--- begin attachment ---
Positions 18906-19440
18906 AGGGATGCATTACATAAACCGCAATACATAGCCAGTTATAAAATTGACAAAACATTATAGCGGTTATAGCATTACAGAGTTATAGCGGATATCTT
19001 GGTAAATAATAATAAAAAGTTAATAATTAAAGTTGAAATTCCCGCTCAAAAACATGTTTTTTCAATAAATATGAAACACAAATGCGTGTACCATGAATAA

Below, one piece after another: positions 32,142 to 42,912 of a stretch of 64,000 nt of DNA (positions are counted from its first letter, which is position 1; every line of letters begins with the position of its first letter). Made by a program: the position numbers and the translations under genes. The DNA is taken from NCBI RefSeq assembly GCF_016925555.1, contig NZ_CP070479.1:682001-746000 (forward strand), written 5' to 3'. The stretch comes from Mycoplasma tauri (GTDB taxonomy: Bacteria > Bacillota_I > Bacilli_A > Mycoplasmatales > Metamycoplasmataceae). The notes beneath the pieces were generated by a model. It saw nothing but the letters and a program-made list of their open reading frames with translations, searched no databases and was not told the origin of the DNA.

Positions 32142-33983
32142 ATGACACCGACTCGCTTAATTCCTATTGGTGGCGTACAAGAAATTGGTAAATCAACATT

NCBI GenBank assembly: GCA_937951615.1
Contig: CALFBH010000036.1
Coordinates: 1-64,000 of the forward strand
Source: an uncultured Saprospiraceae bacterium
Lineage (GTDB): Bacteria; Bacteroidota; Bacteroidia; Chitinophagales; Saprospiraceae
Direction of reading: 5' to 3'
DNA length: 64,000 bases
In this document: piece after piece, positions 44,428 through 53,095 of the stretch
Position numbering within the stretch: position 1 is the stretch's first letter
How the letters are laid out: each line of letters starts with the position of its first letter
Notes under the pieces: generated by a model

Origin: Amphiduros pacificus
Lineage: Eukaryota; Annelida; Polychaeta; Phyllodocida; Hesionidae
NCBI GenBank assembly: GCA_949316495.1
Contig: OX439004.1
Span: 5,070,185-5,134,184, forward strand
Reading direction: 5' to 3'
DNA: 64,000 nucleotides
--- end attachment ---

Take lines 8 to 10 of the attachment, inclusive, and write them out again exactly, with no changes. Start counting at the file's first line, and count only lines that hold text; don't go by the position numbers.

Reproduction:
Contig: CALFBH010000036.1
Coordinates: 1-64,000 of the forward strand
Source: an uncultured Saprospiraceae bacterium